Coming Up Sat 8:00 AM  AEDT
Coming Up Live in 
Live
Italian radio
SLOW ITALIAN, FAST LEARNING

Episodio 8: Le Guerre di Frontiera

Members of the Catafalque party stand at the stone of remembrance in front of the Australian War Memorial. Source: AAP Image/Lukas Coch

Le guerre di frontiera si scatenarono dopo l'arrivo degli europei in Australia tra colonizzatori e la popolazione indigena. Ma perché non sono riconosciute ufficialmente dal governo?

Italian

 

Quasi 200 anni fa, la Tasmania è stata sede di uno dei conflitti interni più tragici della storia australiana, un conflitto che ha visto i colonizzatori bianchi combattere contro gli indigeni australiani per la conquista di terreni fertili.

Il primo contatto documentato tra indigeni della Tasmania ed europei risale al 1772, ma dovranno passare altri 58 anni prima che le ostilità iniziate nei primi anni si trasformassero in una vera e propria guerra.

Nel 1830, infatti, il vice-governatore George Arthur ordinò di formare la cosiddetta black line (linea nera), una catena umana di oltre 2000 soldati, coloni e detenuti che attraversò lo stato nel tentativo di rimuovere gli ultimi indigeni.

Andry Sculthorpe, del Tasmanian Aboriginal Centre, racconta che nel giro di brevissimo tempo la situazione diventò catastrofica per i nativi della Tasmania.

"Before colonisation, life was good, people had freedom over their territories. People were able to practice their culture, look after their country, look after their families, and live in a society that met all their needs. Things did come to a fast and traumatic state really quickly. So, the British, within months of the British occupation of Tasmania, there was already massacres occurring on the hunting grounds."

Pur non essendo mai stata riconosciuta ufficialmente, è noto che la cosiddetta Black War abbia sterminato quasi completamente la comunità indigena della Tasmania.

Tra le vittime della guerra vi furono anche centinaia di europei, mentre i danni economici alle colonie furono altissimi.

Secondo il dottor Nick Clements, storico e autore, la Black Line e l'intera guerra furono un disastro per gli indigeni e i non indigeni della Tasmania.

"This remains, to this day, the largest domestic military offensive in Australia's history. And it was a complete fiasco. When we look at the consequences of the war, and how devastating it was for Aboriginal people, we can easily forget how devastating it was for the Europeans at the time. It absolutely terrified them. Entire communities abandoned their properties because of their fear of Aborigines."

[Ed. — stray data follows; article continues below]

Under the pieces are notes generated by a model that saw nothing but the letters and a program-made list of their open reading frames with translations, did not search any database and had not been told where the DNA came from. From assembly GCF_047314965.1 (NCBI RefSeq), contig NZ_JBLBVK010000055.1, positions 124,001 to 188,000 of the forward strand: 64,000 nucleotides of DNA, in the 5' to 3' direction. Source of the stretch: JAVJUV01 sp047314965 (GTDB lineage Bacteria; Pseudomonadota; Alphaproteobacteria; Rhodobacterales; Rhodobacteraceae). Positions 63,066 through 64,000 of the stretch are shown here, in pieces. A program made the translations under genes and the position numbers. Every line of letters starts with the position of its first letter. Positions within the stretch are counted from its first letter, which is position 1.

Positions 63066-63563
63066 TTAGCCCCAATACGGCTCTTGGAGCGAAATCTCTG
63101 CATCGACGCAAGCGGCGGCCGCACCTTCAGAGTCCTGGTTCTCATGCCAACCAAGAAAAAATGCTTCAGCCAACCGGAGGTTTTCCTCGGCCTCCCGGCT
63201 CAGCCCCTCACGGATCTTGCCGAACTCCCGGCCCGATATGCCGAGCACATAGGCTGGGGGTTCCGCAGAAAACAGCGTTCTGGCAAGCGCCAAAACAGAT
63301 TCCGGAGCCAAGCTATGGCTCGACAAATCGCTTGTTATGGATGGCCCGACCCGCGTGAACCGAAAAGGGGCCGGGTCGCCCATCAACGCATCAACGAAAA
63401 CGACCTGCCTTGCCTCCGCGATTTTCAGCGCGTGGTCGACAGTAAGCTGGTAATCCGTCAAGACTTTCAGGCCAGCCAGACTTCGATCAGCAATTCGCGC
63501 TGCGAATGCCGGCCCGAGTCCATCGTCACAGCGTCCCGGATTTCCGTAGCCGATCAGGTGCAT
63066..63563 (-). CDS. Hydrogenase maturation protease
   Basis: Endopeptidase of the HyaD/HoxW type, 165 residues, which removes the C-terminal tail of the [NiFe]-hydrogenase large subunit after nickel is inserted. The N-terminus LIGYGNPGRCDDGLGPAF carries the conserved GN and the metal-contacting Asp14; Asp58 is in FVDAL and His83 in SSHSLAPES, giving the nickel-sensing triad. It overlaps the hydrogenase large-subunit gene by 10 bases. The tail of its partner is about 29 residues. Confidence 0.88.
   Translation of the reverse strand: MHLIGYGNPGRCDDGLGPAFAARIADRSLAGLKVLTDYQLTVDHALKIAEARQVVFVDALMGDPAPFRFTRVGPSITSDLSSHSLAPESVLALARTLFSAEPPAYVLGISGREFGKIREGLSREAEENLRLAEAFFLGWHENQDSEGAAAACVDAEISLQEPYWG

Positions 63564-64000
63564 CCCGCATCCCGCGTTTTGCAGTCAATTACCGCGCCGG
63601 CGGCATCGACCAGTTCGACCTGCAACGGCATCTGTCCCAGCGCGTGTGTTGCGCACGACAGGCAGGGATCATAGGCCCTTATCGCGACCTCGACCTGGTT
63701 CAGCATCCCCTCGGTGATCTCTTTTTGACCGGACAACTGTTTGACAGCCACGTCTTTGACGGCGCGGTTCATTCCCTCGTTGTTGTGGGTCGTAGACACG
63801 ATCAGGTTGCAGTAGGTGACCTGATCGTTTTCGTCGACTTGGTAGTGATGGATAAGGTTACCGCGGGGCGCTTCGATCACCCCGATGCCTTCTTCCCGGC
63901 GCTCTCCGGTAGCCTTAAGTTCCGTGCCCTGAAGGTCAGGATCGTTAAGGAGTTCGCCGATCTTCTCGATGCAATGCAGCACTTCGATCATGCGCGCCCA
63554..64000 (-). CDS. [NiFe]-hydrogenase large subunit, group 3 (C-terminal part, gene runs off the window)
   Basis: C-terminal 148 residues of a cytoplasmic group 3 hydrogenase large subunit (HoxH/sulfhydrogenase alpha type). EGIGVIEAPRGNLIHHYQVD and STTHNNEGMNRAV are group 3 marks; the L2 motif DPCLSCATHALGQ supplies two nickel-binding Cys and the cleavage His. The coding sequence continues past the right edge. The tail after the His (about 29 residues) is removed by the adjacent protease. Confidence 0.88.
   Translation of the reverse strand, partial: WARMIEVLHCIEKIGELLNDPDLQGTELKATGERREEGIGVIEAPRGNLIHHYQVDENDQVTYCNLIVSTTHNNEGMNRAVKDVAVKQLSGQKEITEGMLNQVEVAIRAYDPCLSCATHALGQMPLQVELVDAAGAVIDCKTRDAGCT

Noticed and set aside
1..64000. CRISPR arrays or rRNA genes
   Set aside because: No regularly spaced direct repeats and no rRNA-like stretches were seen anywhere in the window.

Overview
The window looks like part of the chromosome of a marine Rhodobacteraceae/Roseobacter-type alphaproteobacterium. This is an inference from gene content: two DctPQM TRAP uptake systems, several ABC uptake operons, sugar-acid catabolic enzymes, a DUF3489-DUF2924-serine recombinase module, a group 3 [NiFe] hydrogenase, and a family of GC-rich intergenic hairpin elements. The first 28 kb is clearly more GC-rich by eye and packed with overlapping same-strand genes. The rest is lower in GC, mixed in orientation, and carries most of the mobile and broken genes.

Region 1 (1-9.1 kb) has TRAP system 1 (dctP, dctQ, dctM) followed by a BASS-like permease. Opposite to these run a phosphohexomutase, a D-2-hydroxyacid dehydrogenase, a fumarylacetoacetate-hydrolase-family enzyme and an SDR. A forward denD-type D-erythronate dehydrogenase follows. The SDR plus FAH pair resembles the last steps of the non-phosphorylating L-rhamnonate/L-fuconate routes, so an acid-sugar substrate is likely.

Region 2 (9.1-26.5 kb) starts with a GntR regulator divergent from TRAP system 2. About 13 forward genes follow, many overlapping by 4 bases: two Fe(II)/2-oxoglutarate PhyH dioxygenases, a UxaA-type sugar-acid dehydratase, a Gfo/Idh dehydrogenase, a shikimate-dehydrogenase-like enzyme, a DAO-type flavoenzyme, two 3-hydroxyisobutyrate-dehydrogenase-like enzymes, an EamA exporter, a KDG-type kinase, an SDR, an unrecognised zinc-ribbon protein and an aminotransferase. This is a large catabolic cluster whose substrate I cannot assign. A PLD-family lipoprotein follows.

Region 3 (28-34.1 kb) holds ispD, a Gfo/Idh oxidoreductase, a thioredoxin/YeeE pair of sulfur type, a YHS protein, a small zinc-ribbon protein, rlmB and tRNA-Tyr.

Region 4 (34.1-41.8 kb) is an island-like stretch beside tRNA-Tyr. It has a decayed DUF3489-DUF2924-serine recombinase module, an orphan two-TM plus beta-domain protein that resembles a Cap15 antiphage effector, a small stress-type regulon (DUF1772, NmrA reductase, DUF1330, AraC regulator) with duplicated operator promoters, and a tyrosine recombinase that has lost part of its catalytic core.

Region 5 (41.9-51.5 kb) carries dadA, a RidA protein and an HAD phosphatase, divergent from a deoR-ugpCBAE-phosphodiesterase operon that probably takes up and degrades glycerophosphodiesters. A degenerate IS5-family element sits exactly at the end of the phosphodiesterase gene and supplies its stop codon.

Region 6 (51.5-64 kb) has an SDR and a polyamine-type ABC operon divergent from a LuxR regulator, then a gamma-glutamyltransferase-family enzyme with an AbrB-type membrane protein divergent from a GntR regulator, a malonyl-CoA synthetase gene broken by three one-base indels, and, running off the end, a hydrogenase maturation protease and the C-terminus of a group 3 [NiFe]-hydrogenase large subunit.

Nonostante la campagna della Black Line fu un fallimento, gli europei riuscirono comunque ad ottenere il controllo della Tasmania.

Oggi, a distanza di secoli, gli storici continuano a sollecitare il riconoscimento formale del conflitto.

Secondo Clements, questo riconoscimento è non solo necessario ma inevitabile.

"I feel that the shameful lack of acknowledgement of frontier war is something that will eventually be rectified."

Il dibattito su come e dove dovrebbe svolgersi questo riconoscimento resta aperto, e l'incapacita di giungere ad un accordo è diventato uno degli ostacoli al progetto stesso.

Alcuni ritengono che l'Australian War Memorial a Canberra sia il luogo migliore per una cerimonia di riconoscimento formale, ma secondo il dottor Brendan Nelson, direttore del War Memorial, la sede ideale sarebbe il National Australian Museum.

"The violence that occurred through the processes of the 19th century and the early 20th century are not a part of the mission of the Australian War Memorial any more than for example for us to tell the story of the violence at the Eureka Stockade. These are stories that need to be told, and must be told by the National Museum of Australia."

Le guerre di frontiera non sono infatti riconosciute ufficialmente come guerre dal governo australiano perché non hanno mai coinvolto l'esercito regolare australiano.

Per questa ragione non esiste a tutt'oggi un luogo ufficiale dove commemorare i caduti di questi conflitti.

 


 

 

English

 

Almost 200-years ago, Tasmania saw one of the most devastating home conflicts in Australian history.